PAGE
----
9/29/2010 2:15:52 PM
Utne Reader Editor in Chief David Schimke recently returned from the first ever Mother Earth News Fair at Seven Springs Resort in Pennsylvania. Our sister publication Mother Earth News hosted the event, and itwas a resounding success. Folks interested in sustainable lifestyles were treated to a weekend filled with speakers, demonstrations, vendors, and more. Schimke reported on presentations by Green Festival Founder Kevin Danaher and Richard Schrader of the National Resources Defense Council. If you couldn’t make it out to this year’s event, check out these stories, plus plenty of photos, videos, and reports from those who attended the fair over at the Mother Earth News Fair blog.
Source: Mother Earth News
9/16/2010 9:26:00 AM
To most people, the word “organic” conjures up images of green pastures, open fields, and animals untarnished by their environment, pesticides, or growth hormones.
Until recently, those images were only half true, at least in regards to milk. While the USDA did require any milk labeled “organic” to come from cows that only consumed pesticide-free feed and were not injected with antibiotics or growth hormones, the law did not specify under what conditions the cows must be raised.
On the blog Simple, Good, and Tasty, Angelique Chao discusses how the ambiguous “access to pasture” clause from the original law did not necessarily jibe with what consumers expected of something touted as organic:
What did “access to pasture” really mean? Did it mean the cows had to be on pasture all the time or only sometimes? Did they have to graze the pasture or just mill around on it? And what was pasture, anyway? Any outdoor space, a grassy lawn, Astroturf, or what?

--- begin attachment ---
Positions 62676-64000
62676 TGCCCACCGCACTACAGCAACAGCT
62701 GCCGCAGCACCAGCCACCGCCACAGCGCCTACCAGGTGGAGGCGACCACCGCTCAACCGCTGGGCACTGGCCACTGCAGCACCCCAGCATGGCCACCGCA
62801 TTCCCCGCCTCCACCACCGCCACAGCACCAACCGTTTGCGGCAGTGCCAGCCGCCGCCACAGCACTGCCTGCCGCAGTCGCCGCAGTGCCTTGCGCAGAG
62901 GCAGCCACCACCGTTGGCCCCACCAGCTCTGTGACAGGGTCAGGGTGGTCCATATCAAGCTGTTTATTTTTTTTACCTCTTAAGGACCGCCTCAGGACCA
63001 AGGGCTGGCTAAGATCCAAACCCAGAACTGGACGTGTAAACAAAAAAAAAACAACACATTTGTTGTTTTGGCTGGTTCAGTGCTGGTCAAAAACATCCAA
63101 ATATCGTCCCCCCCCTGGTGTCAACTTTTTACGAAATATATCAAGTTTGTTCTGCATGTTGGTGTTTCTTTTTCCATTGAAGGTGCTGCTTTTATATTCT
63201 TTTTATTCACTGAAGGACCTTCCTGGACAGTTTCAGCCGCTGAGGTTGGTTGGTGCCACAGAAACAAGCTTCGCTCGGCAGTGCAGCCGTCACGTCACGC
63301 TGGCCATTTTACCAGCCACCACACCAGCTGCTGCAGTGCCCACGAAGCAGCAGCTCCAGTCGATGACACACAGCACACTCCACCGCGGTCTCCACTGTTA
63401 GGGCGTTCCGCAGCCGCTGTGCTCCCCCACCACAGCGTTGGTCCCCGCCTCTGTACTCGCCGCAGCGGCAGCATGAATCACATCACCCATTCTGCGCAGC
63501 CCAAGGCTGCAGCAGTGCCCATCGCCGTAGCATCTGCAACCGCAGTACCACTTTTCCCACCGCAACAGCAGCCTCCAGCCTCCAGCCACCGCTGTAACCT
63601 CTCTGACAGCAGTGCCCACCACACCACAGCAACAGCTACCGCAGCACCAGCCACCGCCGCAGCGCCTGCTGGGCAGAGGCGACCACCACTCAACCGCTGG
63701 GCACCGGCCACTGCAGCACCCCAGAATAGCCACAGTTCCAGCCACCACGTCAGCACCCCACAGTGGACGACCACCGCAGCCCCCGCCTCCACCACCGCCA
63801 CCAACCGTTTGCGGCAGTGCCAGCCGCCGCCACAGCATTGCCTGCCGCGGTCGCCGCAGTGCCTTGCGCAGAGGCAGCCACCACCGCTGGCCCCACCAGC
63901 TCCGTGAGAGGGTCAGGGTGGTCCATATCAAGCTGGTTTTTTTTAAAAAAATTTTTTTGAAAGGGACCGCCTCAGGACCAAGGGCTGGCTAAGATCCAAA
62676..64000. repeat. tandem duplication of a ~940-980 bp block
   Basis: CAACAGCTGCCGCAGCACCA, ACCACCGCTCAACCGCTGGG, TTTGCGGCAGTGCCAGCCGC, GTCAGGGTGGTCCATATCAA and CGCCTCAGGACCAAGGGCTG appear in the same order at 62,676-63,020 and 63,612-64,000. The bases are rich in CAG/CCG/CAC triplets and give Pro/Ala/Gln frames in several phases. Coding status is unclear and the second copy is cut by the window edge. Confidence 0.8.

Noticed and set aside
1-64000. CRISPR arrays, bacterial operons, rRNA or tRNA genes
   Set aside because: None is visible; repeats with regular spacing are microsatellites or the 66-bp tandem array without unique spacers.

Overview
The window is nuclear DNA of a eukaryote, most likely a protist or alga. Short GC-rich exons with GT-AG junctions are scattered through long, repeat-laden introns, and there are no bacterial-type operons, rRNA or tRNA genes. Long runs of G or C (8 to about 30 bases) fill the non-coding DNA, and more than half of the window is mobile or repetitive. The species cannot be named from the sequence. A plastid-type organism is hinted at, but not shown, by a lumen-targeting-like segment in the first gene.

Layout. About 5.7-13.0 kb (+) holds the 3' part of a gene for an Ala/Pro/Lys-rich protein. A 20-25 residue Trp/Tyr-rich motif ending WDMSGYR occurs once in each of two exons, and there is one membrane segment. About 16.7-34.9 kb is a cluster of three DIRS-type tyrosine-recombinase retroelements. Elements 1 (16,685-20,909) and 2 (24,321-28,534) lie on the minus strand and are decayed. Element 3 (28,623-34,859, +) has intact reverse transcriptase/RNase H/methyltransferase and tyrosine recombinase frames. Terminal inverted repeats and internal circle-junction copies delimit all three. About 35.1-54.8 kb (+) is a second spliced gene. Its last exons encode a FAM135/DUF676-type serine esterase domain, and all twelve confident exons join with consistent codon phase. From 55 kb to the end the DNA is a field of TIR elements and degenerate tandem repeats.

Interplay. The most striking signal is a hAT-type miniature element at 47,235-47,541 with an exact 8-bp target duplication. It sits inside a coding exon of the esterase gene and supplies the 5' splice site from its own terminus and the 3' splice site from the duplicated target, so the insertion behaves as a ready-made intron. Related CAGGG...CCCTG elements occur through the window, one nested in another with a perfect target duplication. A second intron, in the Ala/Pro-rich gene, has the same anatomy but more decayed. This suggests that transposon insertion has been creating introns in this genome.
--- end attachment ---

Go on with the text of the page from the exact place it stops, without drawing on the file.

It turns out a lot of cows whose milk was being marketed as organic were being raised on feedlots: filthy, cramped areas of land with little to no grass to munch on. Chao observes that “this image of cows stacked in close confinement on dirt or mud lots didn’t exactly square with the consumer’s vision of the natural, peaceful life of the organic cow.”
Now, according to the USDA amendment which goes into full effect in June 2011, cows must get at least 30 percent of their food from pasture, which means no barren feed lots, and farmers must treat said pasture as they would any other crop. The cows must also graze at least 120 days per year.
Finally. Now my pristine mental image of happy, healthy cows can live on safely…at least until some inevitable, horrifying Big Ag scandal jolts it back to reality.
Source: Simple, Good, and Tasty
Image by Fresco Tours, licensed under Creative Commons.
9/15/2010 12:39:19 PM
As pull quotes go, this one from The Believer’s interview with anthropologist Robin Nagle is pretty golden: “Every single thing you see is future trash. Everything.” I’d have been even more delighted if Nagle had dispatched with that qualifying “future,” but then I’m a curmudgeon, not a scholar of rubbish in the strictest sense.
Nagle’s obviously got a rich stomping ground for her studies—if you’ve ever wandered Manhattan’s streets in the wee hours you’re familiar with that city’s Sisyphean relationship with garbage disposal—and she also more than established her bona fides by working a sanitation route in the Bronx. In this wide-ranging conversation with Alex Carp, Nagle discusses, the archaeology of household waste, the lives of sanitation workers, dirt, garbage flow, our cognitive issues with trash, the topography of landfills, and her own Sisyphean attempts to create a Museum of Sanitation in New York.
Nagle’s rambles are smart, funny, and full of lots of serious food for thought; for some reason this interview did more for my own garbage consciousness than a hundred earnest jackhammer pieces on recycling, righteous greenery, and carbon footprints.
I’m also seriously excited about the commercial possibilities for a line of stylish “Future Trash” t-shirts (I’m calling dibs right now).
Source: The Believer
9/8/2010 5:28:34 PM